1) There was a huge demand to access these products at wholesale prices.
2) I needed to find a more scalable way to do it—rather than one-off shopping events on Facebook.
Yuri: That’s amazing. So I want to come back to what you said about just getting the MVP out there and getting feedback from the market.
What do you say if someone is sitting beside you and they’re like, “Well, I’ve got to make sure my product is perfect because the branding, etc. is so important to stand out and make an impact in people’s minds.”
What do you say to that person?
Gunnar: Well, I think branding is important. I think it is important if it’s a consumer-oriented product. If it’s an enterprise type product, then the branding is still important but not as important.
I think that in the context of a consumer-based product, you can do really high-quality branding but keep it very simple. That can be splash pages or simple survey pages, sign up forms that have a landing page or a squeeze page that test an idea or a concept to see what the receptivity is at the top of the funnel.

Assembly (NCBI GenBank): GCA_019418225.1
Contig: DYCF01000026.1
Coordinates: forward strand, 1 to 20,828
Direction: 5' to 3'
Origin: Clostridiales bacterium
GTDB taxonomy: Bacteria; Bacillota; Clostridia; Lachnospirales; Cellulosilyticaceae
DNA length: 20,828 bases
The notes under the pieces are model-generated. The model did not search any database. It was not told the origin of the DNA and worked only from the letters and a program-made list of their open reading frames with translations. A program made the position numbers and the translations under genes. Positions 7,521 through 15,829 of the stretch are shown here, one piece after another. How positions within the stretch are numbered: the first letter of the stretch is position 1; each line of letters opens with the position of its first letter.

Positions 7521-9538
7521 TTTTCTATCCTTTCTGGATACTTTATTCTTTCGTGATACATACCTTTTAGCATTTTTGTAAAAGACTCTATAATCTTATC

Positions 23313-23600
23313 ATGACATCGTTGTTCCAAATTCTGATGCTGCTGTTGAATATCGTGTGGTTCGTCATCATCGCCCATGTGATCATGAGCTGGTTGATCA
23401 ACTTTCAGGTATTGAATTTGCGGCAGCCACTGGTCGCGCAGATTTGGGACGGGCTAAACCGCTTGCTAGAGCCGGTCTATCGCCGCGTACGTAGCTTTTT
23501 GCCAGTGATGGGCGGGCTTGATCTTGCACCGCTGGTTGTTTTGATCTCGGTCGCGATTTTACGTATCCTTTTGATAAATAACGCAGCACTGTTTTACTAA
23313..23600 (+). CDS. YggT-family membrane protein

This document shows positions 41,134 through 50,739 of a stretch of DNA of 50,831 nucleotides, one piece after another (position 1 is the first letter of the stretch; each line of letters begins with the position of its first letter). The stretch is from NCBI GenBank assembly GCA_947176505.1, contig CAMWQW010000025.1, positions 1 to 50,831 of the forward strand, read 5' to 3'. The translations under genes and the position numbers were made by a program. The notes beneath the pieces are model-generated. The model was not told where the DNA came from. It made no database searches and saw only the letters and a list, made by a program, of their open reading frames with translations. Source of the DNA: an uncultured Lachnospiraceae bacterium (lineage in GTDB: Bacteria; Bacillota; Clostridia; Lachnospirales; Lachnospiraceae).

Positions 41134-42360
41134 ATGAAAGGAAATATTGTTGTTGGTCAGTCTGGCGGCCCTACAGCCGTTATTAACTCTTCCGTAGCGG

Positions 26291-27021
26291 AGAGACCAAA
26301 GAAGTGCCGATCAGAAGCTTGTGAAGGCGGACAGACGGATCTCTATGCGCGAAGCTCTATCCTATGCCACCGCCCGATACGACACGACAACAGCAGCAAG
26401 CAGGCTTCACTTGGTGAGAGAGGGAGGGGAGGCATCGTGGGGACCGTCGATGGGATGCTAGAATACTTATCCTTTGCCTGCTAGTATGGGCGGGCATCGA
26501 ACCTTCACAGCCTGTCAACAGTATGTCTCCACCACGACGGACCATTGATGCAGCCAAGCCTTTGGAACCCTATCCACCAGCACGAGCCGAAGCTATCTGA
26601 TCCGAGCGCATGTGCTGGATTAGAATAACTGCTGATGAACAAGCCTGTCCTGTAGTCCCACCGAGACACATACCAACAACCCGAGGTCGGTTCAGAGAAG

So I think that can be done really simply, and I don’t think the two are mutually exclusive. I think we can have a really high-quality brand experience and recognize that we don’t need to create every single detail page prior to testing the validity of our core thesis.
Yuri: Yeah, that’s great. So you started doing these Facebook shopping events, they’re doing really well—you’re like, “Okay I’m not going to continue packaging and shipping all these myself.” What’s next? How do you get from that to starting Thrive?